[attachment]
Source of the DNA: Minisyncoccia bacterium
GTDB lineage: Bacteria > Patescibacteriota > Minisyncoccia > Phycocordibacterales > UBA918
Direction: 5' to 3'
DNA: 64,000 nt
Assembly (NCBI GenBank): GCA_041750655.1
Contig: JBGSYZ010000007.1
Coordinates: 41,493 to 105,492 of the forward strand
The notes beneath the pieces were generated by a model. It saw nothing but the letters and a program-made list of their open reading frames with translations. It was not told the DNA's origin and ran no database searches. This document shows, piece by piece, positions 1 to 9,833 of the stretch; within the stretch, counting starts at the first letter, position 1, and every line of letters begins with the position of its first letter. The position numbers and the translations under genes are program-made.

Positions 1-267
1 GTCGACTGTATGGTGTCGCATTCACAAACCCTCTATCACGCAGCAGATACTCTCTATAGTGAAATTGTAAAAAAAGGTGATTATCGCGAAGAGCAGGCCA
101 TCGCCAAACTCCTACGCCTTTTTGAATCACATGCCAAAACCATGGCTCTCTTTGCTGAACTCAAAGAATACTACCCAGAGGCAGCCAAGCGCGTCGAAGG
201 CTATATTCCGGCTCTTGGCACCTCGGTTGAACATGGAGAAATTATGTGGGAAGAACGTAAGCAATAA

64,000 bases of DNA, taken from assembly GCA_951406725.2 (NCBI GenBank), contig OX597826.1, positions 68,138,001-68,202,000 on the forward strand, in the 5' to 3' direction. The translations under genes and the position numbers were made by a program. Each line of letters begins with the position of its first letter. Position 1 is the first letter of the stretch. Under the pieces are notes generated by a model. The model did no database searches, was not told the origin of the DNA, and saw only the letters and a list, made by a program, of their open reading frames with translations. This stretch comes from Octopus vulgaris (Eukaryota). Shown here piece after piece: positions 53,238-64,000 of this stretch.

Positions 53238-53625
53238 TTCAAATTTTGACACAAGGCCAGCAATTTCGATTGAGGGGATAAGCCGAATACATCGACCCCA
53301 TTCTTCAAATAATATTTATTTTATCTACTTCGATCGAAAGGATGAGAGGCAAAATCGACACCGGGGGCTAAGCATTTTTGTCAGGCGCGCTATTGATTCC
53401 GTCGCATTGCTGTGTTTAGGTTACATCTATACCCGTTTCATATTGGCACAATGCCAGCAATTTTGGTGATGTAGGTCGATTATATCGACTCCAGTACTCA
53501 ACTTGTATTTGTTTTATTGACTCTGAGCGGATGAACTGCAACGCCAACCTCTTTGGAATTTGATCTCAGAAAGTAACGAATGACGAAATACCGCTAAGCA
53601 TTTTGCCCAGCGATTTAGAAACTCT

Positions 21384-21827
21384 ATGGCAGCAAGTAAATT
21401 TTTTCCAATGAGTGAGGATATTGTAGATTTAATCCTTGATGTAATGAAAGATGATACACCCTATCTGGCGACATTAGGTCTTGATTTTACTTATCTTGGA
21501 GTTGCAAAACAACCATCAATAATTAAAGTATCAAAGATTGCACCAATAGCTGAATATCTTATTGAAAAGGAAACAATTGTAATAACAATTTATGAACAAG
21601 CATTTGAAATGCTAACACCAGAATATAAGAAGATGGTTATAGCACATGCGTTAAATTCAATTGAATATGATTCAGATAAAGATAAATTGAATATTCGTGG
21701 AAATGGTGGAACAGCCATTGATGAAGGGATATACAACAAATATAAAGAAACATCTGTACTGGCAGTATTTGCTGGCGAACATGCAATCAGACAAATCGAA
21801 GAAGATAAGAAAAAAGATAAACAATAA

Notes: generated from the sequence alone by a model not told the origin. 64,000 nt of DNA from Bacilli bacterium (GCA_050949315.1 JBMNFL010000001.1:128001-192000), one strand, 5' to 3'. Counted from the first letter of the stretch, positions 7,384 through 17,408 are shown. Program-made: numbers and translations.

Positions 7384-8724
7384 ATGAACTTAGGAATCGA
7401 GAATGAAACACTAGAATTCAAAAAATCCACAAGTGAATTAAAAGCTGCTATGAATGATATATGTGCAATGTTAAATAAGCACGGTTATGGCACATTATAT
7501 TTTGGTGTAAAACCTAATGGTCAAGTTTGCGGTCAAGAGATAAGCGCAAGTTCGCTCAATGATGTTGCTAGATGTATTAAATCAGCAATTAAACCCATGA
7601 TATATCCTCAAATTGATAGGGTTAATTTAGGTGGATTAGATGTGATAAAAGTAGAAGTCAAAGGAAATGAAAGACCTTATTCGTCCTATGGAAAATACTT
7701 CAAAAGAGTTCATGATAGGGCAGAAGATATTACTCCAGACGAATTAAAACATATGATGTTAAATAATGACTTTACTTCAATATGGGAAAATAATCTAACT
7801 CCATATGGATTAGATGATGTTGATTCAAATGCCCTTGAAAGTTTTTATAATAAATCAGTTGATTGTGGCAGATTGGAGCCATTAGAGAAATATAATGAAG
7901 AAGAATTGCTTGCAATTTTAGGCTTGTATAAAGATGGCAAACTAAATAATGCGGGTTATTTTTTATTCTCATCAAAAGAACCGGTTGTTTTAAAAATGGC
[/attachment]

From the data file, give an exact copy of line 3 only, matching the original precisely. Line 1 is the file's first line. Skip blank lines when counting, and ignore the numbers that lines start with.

Direction: 5' to 3'